As a member of the LGBTQIA+ community, I try to be as open-minded as I can possibly be and I love meeting different people who identify as different things. So imagine my glee when I met someone who openly identifies as asexual(or if you want to sound cool, ace for short). I’ve never had the pleasure of meeting such an individual so I took the opportunity to ask a few questions (respectfully, of course). Luckily, she was an absolute sweetheart about it (huge thanks to Jeanine) and I got some cool and interesting information. Here’s what I learned:
- From my own prior knowledge, I already knew that asexuality is defined as a lack of sexual attraction but what I didn’t know was that the definition is actually very broad and it doesn’t always apply to all aces. There are aces who masturbate, which I had assumed would completely out of the question, but the act of having sex with someone else is completely unappealing to them.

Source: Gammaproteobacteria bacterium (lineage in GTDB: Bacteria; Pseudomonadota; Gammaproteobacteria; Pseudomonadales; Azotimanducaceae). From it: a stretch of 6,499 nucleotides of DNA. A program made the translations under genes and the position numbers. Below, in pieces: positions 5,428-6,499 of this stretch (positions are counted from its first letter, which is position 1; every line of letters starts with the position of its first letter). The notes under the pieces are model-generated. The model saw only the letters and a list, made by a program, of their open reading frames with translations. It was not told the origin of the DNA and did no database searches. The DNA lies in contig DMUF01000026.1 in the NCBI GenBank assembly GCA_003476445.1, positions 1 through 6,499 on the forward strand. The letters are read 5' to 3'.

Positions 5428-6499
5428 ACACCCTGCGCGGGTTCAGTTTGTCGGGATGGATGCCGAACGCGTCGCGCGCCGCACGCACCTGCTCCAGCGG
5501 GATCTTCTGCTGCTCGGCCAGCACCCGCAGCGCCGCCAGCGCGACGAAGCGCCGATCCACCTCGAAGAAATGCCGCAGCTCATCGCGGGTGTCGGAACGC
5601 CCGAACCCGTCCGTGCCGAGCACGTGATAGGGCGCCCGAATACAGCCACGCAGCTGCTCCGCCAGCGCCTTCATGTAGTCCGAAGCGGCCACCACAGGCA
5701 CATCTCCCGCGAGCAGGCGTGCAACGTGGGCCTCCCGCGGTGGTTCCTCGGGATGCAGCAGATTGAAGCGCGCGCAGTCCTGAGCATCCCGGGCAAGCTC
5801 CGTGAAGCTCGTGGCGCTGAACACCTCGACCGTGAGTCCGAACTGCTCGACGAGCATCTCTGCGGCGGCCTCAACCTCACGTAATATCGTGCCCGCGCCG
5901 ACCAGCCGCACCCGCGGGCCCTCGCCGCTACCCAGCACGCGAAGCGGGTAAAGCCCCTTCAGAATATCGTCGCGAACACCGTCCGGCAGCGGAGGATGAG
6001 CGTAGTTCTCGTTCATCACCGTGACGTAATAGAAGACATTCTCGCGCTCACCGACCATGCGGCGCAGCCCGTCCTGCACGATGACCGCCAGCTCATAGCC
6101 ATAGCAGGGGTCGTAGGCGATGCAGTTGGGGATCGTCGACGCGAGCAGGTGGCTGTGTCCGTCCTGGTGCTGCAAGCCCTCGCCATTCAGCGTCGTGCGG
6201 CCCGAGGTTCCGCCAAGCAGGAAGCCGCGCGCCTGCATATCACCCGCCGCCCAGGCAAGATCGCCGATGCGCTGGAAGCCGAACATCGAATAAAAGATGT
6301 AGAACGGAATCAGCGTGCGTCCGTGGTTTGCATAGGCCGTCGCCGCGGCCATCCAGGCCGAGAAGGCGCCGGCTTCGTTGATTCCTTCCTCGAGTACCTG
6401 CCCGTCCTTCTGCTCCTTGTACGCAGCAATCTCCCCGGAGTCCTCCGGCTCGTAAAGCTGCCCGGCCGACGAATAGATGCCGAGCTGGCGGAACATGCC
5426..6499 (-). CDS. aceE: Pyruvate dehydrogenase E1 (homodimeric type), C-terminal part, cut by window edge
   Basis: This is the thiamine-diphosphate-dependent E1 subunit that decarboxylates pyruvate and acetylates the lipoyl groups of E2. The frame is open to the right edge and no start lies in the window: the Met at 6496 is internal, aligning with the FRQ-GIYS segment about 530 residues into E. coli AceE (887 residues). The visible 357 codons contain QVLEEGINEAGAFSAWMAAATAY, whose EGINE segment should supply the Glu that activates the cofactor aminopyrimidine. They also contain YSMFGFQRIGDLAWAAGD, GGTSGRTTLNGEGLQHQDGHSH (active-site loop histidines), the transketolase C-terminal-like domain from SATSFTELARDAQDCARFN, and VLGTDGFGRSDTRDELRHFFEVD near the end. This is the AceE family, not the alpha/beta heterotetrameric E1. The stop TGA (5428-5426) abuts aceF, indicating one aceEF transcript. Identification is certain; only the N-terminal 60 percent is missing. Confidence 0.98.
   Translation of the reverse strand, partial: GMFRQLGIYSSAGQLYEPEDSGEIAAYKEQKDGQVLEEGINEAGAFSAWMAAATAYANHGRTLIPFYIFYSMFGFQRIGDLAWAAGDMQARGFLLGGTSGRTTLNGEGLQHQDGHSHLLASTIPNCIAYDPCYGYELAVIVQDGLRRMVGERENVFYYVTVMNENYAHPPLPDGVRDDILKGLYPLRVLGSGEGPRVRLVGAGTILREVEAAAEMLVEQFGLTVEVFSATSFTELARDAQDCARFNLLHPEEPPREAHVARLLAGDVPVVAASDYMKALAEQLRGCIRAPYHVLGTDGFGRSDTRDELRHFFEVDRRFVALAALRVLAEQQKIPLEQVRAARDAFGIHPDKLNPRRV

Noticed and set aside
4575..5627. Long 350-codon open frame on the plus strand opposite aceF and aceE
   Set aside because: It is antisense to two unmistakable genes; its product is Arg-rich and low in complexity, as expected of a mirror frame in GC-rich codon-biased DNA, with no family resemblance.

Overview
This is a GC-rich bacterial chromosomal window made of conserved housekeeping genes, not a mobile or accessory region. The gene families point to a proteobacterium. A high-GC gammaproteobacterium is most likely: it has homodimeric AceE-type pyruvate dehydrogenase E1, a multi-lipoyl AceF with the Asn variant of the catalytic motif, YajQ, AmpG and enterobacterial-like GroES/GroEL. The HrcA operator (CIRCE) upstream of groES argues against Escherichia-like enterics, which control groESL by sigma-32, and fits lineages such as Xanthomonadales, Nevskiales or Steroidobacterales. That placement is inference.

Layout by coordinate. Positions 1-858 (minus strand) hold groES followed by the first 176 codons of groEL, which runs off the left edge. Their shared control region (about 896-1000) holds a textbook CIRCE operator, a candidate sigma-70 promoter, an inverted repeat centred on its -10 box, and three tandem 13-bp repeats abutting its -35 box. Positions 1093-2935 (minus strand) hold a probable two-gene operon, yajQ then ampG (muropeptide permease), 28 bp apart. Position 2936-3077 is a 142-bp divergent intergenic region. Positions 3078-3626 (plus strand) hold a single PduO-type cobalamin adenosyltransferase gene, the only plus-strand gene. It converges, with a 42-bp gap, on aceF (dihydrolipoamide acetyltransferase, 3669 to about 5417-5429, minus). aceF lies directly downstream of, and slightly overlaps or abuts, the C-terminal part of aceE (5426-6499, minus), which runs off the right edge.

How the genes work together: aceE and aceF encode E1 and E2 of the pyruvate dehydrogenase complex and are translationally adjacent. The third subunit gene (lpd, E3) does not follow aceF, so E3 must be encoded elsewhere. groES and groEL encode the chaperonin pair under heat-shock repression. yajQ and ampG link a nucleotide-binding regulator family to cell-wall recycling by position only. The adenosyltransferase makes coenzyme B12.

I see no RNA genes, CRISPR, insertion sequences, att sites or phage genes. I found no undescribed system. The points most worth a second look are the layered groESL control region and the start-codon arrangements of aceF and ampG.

- Asexuals can be romantically attracted to other people and many of them have long term relationships. There are different orientation descriptions and categories within the community. For example, a biromantic asexual is someone who is romantically interested in both men and women but is still not sexually attracted to anyone.
- These are people. Asexuality is a valid orientation and just like being gay or lesbian it’s important to keep in mind that being asexual didn’t happen to them. There is no chemical or hormonal imbalance and there wasn’t any kind of sexual abuse. Asexuality is just as valid as everything else.
- Referring to asexuals as plants or plant people is an easy way to get pimp slapped…
- Some of the psychological community doesn’t recognize asexuality but it is NOT celibacy, which is the choice to reframe from sexual contact, nor is it SAD (sexual aversion disorder) or HSDD (hypoactive sexual desire disorder). Many asexuals experience anxiety due to society and its reactions or pressures but not due to the act of sex itself as these disorders would suggest. Asexual individuals are simply not interested.
Finally, I learned that they are wonderful people who are fully capable of living fulfilling lives without sex. If you would like to know more you can visit asexuality.org, AVEN (Asexuality Visibility and Education Network), or you know, you could always just use Google. Be sure to ignore the stuff about asexual reproduction though.